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Recently I have come across an interesting probability problem:

Let $P$ denote an $n$-digit number, i.e. $P = \sum\limits_{i=0}^{n-1}10^ic_i$ where $c_i \in \lbrace 0, \dots, 9 \rbrace$. Now we are going to reduce this number, namely we will remove each digit independently with probability $p$. The task is to calculate the expected value of the number being obtained. (If every digit gets removed, we treat the resulting number as a $0$).

Quite honestly, I don't really know how to tackle this. The difficult part here is certainly the shift of the more significant digits to the right, which occurs whenever a digit is removed. Any idea as to how to solve this problem?

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So are the $c_{i}$ given in advance (so your expectation will be in terms of the $c_{i}$)? –  Daniel Littlewood Jan 23 '13 at 20:47
    
Well, yes. The possible result could be along the lines of $\sum_{i=0}^{n-1}c_if(i)$ for some funtion $f$. –  Quintofron Jan 23 '13 at 20:50
    
Do you close it up? If you remove the $2$ from $123$ are you left with $103$ or $13$? –  Ross Millikan Jan 23 '13 at 20:50
    
$13$. I literally erase digits from the given number (that's what I meant when I mentioned the shift). Otherwise the problem would be much easier. –  Quintofron Jan 23 '13 at 20:52
    
I think I've figured out the formula. It is instructive to look first at the example where only one of the $c_i$ is non-zero, since you essentially get the sum of the expected values over these cases –  Thomas Andrews Jan 23 '13 at 22:05

2 Answers 2

up vote 2 down vote accepted

Let $Y_i$ denote the indicator function of the fact that $c_i$ appears in $P$. The sequence $(Y_i)$ is i.i.d. Bernoulli with parameter $1-p$. If $c_i$ contributes, it does so as $c_i{10}^{Y_0+\cdots+Y_{i-1}}$ hence $$ P=\sum_{i=0}^{n-1}c_iY_i{10}^{Y_0+\cdots+Y_{i-1}}, $$ and $$ \mathbb E(P)=\sum_{i=0}^{n-1}c_i\mathbb E(Y_0)\mathbb E({10}^{Y_0})^i. $$ Since $\mathbb E({10}^{Y_0})=p+(1-p)10=10-9p$ and $\mathbb E(Y_0)=1-p$, one gets $$ \mathbb E(P)=(1-p)\sum_{i=0}^{n-1}c_i(10-9p)^i. $$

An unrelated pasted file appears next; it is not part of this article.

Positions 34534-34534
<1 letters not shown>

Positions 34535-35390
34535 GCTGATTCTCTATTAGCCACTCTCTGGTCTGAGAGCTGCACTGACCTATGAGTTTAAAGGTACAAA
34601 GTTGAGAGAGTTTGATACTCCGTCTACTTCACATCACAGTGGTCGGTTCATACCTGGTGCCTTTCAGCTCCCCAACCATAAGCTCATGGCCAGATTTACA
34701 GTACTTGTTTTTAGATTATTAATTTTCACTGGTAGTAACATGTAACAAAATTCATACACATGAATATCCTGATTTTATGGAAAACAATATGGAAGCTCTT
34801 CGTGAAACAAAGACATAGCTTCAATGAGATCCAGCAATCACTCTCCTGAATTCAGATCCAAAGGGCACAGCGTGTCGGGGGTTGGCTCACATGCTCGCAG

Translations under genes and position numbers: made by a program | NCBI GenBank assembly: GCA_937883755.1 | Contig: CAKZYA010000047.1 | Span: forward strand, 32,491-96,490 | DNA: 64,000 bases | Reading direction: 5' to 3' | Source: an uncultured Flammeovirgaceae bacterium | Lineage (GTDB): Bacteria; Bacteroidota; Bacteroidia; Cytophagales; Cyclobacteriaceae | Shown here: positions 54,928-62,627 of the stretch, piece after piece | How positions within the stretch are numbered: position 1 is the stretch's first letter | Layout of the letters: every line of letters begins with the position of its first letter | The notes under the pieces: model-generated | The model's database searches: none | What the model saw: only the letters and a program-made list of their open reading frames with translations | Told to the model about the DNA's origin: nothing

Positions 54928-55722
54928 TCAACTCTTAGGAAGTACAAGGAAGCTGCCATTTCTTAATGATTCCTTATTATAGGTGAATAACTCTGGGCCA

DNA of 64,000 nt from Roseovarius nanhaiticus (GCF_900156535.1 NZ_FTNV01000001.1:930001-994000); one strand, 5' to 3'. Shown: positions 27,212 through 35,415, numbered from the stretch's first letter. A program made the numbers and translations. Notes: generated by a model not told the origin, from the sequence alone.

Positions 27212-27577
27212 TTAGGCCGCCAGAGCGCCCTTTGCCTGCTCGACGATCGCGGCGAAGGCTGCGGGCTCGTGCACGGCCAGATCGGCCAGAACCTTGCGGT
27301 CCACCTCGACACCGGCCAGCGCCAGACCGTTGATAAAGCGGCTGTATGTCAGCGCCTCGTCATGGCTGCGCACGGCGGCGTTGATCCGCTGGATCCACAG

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Thank you for showing me this clean solution. :) –  Quintofron Jan 23 '13 at 22:41

Let $p_{ij}$ be the probability that the original $i$th digit goes to the $j$th digit. Then the expected value of the $j$th digit after the removal process is is: $e_j=\sum_{i\geq j} p_{ij} c_i$. The total expected value is $\sum_{j} e_j 10^j$.

Now, what is $p_{ij}$? If $i<j$, $p_{ij}=0$. If $i\geq j$, then $p_{ij}=\binom i j p^{i-j}(1-p)^{j+1}$. This is the probability that $i-j$ of the coefficients from $0,...,i-1$ get removed, times the probability that the $i$th coefficient is not removed.

So the total result is:

$$\sum_{j=0}^{n-1} 10^j \sum_{i=j}^{n-1} \binom i j p^{i-j}(1-p)^{j+1} c_i= \\ (1-p)\sum_{i=0}^{n-1} c_i \sum_{j=0}^{i} \binom i j p^{i-j} \left(10(1-p)\right)^{i-j} =\\ (1-p)\sum_{i=0}^{n-1} c_i (p+10(1-p))^i =\\ (1-p)\sum_{i=0}^{n-1} c_i (10-9p)^i$$

You can actually look at just values with one non-zero digit in the $i$th place, and compute the expected value after this operation on that, and sum. So if your starting number is $c10^k$ the expected value is $c(1-p)(10-9p)^k$

Actually, if $q=1-p$ is the probability of a digit remaining, the formula seems a bit nicer:

$$q\sum_{i=0}^{n-1} c_i (1+9q)^i$$

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I was just about to say you meant "probability of $i-j$ (instead of $j$) being removed", but I see you've already edited this (the respective binomial coefficient is equal to $\binom{i}{j}$ anyway, so it doesn't matter). I must say the number of edits you have made to this post since I started reading it is insane! :D The problem doesn't seem as difficult once you hit on the idea of $p_{ij}$. Thank you for your answer. :) –  Quintofron Jan 23 '13 at 22:11
    
Thanks. Initially, I forgot the $j+1$ - the added condition that the $i$th digit need to remain. I figured that out when I saw that $p=1$ didn't result in zero. :) –  Thomas Andrews Jan 23 '13 at 22:15

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